This page uses content from Wikipedia and is licensed under CC BY-SA.
|White House Staff Secretary|
January 20, 2017 – February 7, 2018
|Preceded by||Joani Walsh|
|Succeeded by||Derek Lyons|
Robert Roger Porter|
October 25, 1977
Boston, Massachusetts, U.S.
(m. 2003; div. 2008)
(m. 2009; div. 2013)
Roger B. Porter|
Harvard University (BA, JD)|
New College, Oxford (MPhil)
Robert Roger Porter (born October 25, 1977) is an American lawyer and former political aide who served as White House Staff Secretary for President Donald Trump from January 20, 2017, until February 7, 2018. He was previously Chief of Staff for U.S. Senator Orrin Hatch of Utah.
Porter resigned his position as White House Staff Secretary after domestic abuse allegations from both of his former wives came to public attention. He was succeeded on an acting basis by Derek Lyons.
Porter grew up in Belmont, Massachusetts, and Washington, D.C. He is the son of Roger B. Porter, a former aide to President George H. W. Bush and currently IBM Professor of Business and Government at Harvard University. Porter's mother Ann Porter, who died in May 2017, was Faculty Dean of Harvard's Dunster House dormitory. After graduating from high school, Porter interned in the U.S. Senate. He attended Harvard University, where he studied government and was president of the Harvard Republican Club. After his freshman year at Harvard, he began a two-year stint as a Mormon missionary in London. During the summer of his junior year, Porter completed an internship at the White House and worked for the Domestic Policy Council. He graduated in 2002. Porter was a Rhodes Scholar, studying Political Theory at the University of Oxford, where his thesis research focused on C.S. Lewis prior to graduation in 2005. Porter then attended Harvard Law School, graduating in 2008, with his Juris Doctorate. Prior to beginning federal employment, according to his LinkedIn profile, Porter was an associate attorney for the Sidley Austin law firm from April 2010 to January 2011.
In March 2014, Porter began working for Senator Orrin Hatch. Porter was initially appointed Deputy Chief of Staff and was promoted to Chief of Staff in June of that year. Porter left the role in January 2017, to become White House Staff Secretary for President Donald Trump.
Porter became White House Staff Secretary for President Donald Trump on January 20, 2017.
Porter resigned from the position on February 7, 2018, following public allegations of spousal abuse from his two ex-wives, Colbie Holderness and Jennifer Willoughby. The allegations were supported by photographs of a black eye (which Porter claimed he took) and a restraining order. Porter has said the allegations are false and are part of a "coordinated smear campaign". The Washington Post reported that White House counsel Donald McGahn had known since January 2017 about the allegations Porter's ex-wives made to the FBI, and that Chief of Staff John F. Kelly had known about the allegations since October 2017, still promoting Porter after. Post reporter Aaron Blake wrote that this development made the allegations a "full-blown scandal".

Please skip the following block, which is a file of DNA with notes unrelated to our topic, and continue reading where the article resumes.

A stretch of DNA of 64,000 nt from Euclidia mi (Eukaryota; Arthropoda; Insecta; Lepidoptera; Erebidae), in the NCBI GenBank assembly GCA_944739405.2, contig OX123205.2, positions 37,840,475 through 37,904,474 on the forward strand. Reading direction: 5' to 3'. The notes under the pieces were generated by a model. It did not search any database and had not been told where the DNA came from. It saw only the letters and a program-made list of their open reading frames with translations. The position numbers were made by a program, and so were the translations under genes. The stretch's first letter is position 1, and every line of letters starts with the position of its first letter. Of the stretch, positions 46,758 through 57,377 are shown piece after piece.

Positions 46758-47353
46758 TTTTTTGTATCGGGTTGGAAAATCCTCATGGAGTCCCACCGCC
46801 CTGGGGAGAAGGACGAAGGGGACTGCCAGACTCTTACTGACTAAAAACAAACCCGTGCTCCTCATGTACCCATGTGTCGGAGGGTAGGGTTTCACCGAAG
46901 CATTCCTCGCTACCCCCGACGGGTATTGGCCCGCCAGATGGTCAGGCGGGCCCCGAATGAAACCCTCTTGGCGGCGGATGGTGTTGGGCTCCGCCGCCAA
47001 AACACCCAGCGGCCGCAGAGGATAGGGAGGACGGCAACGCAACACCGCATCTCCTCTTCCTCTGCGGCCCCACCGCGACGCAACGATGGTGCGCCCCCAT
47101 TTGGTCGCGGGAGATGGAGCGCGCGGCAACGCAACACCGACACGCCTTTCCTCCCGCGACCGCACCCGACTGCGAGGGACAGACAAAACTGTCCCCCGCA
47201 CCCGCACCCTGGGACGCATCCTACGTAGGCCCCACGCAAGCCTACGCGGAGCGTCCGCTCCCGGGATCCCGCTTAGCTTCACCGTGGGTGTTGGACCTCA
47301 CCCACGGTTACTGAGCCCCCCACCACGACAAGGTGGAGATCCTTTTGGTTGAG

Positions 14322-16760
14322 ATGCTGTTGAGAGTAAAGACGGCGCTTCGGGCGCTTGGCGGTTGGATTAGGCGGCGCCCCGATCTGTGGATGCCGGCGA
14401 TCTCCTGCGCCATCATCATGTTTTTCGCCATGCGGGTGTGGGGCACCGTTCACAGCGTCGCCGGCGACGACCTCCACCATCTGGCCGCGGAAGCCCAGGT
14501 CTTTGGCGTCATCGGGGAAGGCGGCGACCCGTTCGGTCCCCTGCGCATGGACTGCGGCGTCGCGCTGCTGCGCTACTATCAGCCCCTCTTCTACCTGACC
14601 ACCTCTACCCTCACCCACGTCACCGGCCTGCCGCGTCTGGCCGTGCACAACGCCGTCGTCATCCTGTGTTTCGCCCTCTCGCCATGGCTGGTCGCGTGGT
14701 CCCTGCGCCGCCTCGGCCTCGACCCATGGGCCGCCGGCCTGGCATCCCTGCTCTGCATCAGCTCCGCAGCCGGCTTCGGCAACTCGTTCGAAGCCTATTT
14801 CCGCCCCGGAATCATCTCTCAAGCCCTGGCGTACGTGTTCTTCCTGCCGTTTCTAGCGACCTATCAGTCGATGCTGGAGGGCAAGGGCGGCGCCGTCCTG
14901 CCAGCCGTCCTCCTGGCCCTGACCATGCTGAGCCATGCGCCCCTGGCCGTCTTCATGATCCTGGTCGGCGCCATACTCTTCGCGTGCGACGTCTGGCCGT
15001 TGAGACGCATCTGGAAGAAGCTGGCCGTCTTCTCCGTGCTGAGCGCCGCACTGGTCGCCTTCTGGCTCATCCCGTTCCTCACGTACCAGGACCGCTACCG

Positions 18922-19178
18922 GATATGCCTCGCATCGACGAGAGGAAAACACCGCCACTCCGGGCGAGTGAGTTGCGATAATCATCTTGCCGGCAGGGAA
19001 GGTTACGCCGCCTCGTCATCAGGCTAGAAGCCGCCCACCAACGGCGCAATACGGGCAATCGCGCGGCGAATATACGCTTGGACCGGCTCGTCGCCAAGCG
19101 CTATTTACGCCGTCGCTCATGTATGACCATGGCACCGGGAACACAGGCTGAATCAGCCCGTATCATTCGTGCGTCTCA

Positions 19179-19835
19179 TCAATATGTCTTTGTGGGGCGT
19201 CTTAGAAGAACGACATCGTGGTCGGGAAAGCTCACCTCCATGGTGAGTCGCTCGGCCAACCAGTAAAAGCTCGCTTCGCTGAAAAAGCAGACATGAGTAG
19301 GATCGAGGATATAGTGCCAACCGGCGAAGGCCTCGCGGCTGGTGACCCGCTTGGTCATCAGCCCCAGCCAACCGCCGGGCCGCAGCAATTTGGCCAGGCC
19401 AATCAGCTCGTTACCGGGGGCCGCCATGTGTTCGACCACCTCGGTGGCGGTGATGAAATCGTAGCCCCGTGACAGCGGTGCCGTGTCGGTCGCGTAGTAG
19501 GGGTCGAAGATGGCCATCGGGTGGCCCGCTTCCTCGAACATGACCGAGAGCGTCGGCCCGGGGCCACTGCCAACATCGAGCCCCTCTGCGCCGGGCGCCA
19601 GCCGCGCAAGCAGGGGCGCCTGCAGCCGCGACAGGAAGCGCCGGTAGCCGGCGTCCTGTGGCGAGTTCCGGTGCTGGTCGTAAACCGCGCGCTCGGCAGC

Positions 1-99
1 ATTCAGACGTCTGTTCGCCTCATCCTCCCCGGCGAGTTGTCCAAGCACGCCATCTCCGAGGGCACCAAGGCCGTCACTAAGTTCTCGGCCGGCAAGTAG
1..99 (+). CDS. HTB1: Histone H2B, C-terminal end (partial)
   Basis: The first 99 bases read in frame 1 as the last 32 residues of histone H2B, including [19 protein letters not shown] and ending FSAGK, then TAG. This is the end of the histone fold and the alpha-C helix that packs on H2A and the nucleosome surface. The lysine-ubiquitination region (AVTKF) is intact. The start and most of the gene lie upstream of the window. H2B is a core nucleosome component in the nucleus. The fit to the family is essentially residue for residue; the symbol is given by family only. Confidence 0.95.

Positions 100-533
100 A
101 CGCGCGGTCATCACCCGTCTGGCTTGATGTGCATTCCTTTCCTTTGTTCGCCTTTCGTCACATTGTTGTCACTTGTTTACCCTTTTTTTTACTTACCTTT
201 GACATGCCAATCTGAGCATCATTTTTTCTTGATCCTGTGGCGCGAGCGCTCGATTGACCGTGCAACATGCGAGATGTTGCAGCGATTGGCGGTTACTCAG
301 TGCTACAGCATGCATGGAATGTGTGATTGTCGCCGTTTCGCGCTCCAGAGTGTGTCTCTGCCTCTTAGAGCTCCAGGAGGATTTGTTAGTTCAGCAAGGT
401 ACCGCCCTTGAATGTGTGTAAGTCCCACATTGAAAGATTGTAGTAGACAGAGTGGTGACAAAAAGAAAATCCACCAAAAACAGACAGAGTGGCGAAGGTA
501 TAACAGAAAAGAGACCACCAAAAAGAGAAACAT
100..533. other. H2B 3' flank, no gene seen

Asked by reporters two days after Porter's resignation, President Donald Trump commented, "He said very strongly yesterday that he's innocent so you have to talk to him about that, but we absolutely wish him well, he did a very good job when he was at the White House." In mid-February 2018, it was reported that Senator Hatch had sent letters to Porter's former wives, apologizing for initially defending Porter in response to their accusations against him.
Kelly told reporters on March 2, 2018 that he sought Porter's resignation immediately after learning of the accusations on February 6 and regretted his handling of Porter's departure; he also said that contrary to earlier White House statements, Porter's background check had been completed by the FBI, as had been disputed publicly by bureau director, Christopher Wray.
In 2003, Porter married Colbie Holderness; they divorced in 2008 and she said he had physically abused her multiple times throughout their marriage. In 2009, he married Jennifer Willoughby. After repeated verbal abuse, she obtained a restraining order against him in 2010. They divorced in 2013.
He is a member of the Church of Jesus Christ of Latter-day Saints (Mormon Church). He was raised a member of the church and served a full-time 24-month mission. He became less active in Mormonism around the time of his second divorce. Both of his ex-wives are Mormon, but he has commented that if he marries a third time, he will not marry another Mormon woman.
In late November 2017, a girlfriend of Porter's alerted her friend, White House Counsel Don McGahn, regarding Porter's "anger problems". Both of Porter's ex-wives accused him of physical and emotional abuse in February 2018 interviews published by Daily Mail. Willoughby told the Daily Mail that Porter was verbally abusive to her and pulled her out of the shower in 2010. She had sought and received a three-day emergency protective order against him in June 2010. Photographs of Holderness with a black eye and her detailed accounts of Porter's alleged abuse were also made public. Despite their testimonies and evidence presented, Porter denied his ex-wives' allegations and resigned from his staff secretary post after they became public. Willoughby stated "I don't want to be married to him. I would not recommend anyone to date him or marry him. But I definitely want him in the White House and the position he is in. I think his integrity and ability to do his job is impeccable."
| White House Staff Secretary